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August 1964

Renal Tubular Acidosis Caused By Degraded Tetracycline

Author Affiliations


From the Department of Internal Medicine, The University of Michigan.; Junior Clinical Instructor, Department of Internal Medicine, The University of Michigan (present address: Metabolic Research Unit, University of California Hospital, San Francisco, (Dr. Wegienka); Professor of Internal Medicine, The University of Michigan (Dr. Weller).

Arch Intern Med. 1964;114(2):232-235. doi:10.1001/archinte.1964.03860080082007

Occurrence of the "Fanconi syndrome" following ingestion of outdated or degraded tetracycline has been reported.1,2 We have studied a patient who presented with severe metabolic acidosis after taking outdated tetracycline. Ammonium chloride loading demonstrated a renal tubular defect for hydrogen ion excretion. One and one-half years later the patient was again studied, and this renal tubular function was normal.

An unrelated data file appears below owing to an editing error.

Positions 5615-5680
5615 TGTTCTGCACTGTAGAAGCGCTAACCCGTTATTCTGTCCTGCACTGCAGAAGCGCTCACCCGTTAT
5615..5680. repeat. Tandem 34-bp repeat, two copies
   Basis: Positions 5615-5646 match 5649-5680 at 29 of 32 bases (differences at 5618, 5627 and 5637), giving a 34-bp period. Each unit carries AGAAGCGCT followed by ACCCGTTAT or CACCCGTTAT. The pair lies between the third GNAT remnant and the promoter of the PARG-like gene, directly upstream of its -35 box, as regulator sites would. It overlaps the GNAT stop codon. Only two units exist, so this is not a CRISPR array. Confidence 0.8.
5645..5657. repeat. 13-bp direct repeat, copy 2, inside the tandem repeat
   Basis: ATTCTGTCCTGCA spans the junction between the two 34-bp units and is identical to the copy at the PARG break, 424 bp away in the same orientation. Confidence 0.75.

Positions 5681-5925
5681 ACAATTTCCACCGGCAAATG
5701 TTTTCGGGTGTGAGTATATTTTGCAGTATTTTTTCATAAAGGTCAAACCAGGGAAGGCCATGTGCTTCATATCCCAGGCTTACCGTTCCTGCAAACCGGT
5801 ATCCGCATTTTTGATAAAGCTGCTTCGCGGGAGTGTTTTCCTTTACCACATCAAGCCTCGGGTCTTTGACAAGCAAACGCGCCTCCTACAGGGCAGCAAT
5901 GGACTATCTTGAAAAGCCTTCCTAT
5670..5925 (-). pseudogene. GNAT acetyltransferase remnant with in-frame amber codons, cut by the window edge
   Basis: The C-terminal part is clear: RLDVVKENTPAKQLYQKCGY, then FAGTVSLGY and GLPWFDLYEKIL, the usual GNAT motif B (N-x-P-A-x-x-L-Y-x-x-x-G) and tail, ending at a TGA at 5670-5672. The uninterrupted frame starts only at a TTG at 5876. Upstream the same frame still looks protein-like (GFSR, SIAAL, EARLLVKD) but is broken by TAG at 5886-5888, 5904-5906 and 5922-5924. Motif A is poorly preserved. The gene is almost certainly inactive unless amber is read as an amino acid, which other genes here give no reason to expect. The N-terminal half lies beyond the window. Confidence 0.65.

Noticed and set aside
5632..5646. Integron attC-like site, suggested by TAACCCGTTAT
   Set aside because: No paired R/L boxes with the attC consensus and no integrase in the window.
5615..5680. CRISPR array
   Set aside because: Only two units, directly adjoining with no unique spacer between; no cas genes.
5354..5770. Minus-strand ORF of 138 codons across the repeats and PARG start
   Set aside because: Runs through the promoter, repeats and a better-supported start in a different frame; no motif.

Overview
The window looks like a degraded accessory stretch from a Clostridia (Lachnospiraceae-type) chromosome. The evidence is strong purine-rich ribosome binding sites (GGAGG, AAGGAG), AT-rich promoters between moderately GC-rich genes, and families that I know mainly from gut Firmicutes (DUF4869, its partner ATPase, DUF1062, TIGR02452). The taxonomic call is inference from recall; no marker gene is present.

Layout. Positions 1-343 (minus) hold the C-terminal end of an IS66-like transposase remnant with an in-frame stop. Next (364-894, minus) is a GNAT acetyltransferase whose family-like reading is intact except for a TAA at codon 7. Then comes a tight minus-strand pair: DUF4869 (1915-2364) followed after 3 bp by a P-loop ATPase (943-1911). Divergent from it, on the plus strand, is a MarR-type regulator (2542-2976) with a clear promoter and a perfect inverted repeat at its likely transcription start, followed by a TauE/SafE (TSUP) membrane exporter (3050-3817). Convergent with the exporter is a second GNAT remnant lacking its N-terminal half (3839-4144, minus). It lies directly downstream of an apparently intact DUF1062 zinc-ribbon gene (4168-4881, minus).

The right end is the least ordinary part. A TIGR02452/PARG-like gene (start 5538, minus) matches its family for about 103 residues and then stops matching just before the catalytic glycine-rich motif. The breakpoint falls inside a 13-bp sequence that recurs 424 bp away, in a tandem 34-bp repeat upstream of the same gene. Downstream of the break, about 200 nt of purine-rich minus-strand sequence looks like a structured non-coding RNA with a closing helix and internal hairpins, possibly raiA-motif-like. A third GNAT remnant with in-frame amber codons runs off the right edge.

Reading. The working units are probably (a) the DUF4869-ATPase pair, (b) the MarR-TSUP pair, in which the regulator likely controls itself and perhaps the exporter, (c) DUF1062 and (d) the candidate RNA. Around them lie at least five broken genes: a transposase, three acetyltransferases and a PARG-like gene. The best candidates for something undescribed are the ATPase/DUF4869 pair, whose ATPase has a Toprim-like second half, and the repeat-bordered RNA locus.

Report of a Case  A 39-year-old woman, admitted to the University Hospital on Sept 3, 1961, had noted increased urinary frequency without dysuria ten days prior to admission. At that time 2+ albumin and many white blood cells and bacteria were found in the urine. She was given a prescription for tetracycline but instead of purchasing capsules she took some dispensed five to six years previously. Her urinary tract symptoms improved; but she developed anorexia, nausea, and vomiting which were treated with prochlorperazine (Compazine), 15 mg per day. There was

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